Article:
Ministers’ neglect threatens vital common land

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We are calling on the Department for Environment, Food and Rural Affairs and on the Welsh Government to finish the job on common land.  Ten years ago the Commons Act 2006 provided for accurate and up-to-date registers of commons and commons councils to manage the commons.  But the Act has not yet been fully brought into force, due to lack of resources.

These steps are essential if commons are to be protected against development and filching by neighbouring property-owners and to benefit fully from agri-environment schemes.

The aim of the Commons Act (part 1) is to ensure that the common-land registers, created by the Commons Registration Act 1965, are accurate and up to date.  Part 1 has only been fully implemented in nine local-authority areas in England*.  In the rest of England people can apply to remove land from the register if it was wrongly recorded as common, but it is not possible to add land which was wrongly omitted.

This is plainly unfair, if landowners can apply for commons to be removed from the register, people should also be able to reclaim the lost commons throughout England.  Once the land is registered the public wins the right to walk, and in some cases to ride, there, so it is important that we should be able to record all the commons on the map.’

There is also a provision for electronic registers to replace the paper copies, which has not come into effect.  This would allow for greater efficiency in administering and interpreting the registers.

Part 1 of the Act has not been implemented at all in Wales.

Prehistoric stone circle on Bodmin Moor

Prehistoric stone circle on Bodmin Moor

Part 2 of the Act allows landowners, common rightholders and communities to establish statutory commons councils.  In ten years only two councils have been created in England—for the Brendon Hills in Devon and Bodmin Moor in Cornwall.  There is none in Wales.

Commons councils enable the common to receive agri-environment payments, which boost the public benefit.  The councils have democratic processes for decision-making, which is a fillip for traditional farming.  Councils also encourage the management of the commons for their wildlife and natural beauty, and they can address animal-welfare issues.  The Dartmoor commons, which are managed under a special law, the Dartmoor Commons Act 1985, show the advantages of having a statutory council.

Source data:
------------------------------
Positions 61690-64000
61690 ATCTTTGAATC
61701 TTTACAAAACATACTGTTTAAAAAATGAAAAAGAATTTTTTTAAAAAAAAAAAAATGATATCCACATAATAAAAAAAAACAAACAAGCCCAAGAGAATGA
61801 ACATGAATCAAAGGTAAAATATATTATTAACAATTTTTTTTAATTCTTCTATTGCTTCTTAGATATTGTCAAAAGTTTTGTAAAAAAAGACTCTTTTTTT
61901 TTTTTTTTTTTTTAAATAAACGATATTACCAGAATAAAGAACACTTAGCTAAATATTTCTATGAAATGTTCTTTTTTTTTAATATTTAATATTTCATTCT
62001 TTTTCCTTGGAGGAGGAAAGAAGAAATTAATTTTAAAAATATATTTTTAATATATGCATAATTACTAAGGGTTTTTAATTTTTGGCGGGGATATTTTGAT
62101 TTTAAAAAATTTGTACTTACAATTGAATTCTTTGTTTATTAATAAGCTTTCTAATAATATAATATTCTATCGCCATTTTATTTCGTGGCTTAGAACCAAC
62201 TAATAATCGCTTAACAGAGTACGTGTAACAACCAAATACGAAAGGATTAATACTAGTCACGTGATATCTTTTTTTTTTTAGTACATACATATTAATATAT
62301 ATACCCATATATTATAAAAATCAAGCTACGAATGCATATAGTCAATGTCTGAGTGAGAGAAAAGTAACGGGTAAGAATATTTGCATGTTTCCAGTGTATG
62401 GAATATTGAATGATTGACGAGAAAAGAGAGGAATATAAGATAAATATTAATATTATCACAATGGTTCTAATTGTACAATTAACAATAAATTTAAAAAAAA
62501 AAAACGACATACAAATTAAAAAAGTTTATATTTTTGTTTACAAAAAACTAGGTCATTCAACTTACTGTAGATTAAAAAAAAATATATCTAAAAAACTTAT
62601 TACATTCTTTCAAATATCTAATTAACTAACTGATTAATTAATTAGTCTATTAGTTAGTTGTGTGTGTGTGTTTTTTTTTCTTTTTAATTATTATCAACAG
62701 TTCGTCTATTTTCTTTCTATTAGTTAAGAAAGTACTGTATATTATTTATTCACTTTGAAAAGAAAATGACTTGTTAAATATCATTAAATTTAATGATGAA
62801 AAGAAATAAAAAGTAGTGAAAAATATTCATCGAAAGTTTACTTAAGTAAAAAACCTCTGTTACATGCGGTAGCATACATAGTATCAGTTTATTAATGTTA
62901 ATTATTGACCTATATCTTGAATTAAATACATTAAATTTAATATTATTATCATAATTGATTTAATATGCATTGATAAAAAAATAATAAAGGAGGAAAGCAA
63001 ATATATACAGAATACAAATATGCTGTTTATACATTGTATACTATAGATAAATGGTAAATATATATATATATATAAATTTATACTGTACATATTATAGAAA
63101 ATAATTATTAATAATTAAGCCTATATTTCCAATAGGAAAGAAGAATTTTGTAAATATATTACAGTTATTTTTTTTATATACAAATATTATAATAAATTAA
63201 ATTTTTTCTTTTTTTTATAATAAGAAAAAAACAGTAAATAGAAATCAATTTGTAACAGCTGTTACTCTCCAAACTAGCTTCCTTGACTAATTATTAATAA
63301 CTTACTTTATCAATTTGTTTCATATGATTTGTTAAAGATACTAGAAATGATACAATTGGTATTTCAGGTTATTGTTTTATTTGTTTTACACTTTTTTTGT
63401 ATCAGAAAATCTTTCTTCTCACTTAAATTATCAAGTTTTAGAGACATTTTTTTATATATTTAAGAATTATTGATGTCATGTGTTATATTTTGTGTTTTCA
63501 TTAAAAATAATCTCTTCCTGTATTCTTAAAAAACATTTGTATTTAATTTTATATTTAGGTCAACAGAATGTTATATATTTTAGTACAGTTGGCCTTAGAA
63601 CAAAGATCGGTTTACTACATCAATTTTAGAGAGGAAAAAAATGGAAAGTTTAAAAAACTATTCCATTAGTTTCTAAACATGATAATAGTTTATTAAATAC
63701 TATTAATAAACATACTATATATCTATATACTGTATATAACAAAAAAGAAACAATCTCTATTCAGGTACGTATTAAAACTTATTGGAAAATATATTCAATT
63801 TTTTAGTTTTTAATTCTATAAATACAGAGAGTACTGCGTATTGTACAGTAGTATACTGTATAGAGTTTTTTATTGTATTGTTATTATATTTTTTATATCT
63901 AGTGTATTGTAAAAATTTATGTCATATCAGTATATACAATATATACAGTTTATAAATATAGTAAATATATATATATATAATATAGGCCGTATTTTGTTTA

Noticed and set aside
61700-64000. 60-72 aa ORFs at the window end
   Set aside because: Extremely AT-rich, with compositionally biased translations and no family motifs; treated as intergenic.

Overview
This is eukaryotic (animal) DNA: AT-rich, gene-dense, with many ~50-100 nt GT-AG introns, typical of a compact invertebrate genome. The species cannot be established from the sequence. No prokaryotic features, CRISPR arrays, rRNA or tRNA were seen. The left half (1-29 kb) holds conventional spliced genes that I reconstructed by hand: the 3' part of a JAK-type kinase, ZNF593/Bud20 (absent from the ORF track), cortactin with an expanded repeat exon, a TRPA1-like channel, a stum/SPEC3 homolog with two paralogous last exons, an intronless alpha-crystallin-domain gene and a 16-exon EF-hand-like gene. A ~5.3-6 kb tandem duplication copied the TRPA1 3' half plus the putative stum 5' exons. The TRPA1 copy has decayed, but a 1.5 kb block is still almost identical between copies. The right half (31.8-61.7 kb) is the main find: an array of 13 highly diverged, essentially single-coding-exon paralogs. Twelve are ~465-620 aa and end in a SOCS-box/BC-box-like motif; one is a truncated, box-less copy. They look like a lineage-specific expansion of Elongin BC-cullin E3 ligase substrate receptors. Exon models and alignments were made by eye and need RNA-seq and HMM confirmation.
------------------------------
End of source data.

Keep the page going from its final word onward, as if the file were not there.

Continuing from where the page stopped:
But Defra has not provided sufficient resources to establish more commons councils.  The one member of staff who was working on updating the registers and creating commons councils has departed, and there is no word of a replacement.

We have written to the minister, Rory Stewart, to urge him to maintain the cash for commons and village greens, and to give these marvellous assets the priority they deserve.  And in Wales, while there is talk of implementing some of the Commons Act provisions, we have seen little progress.

Commons are places of great beauty and history, with rich flora and fauna, much-loved by the public.  Money spent on them is a terrific investment in our health and happiness.

This year, 2106, marks the tenth anniversary of the Commons Act 2006, as well as the fiftieth anniversary of the regulations which led to the initial registration of commons.  This is the year when the unfinished business on our invaluable commons should be completed.


* The nine English registration authorities where part 1 of the Commons Act 2006 is fully in force are: Blackburn with Darwen, Cornwall, Cumbria, Devon, Herefordshire, Hertfordshire, Kent, Lancashire and North Yorkshire.

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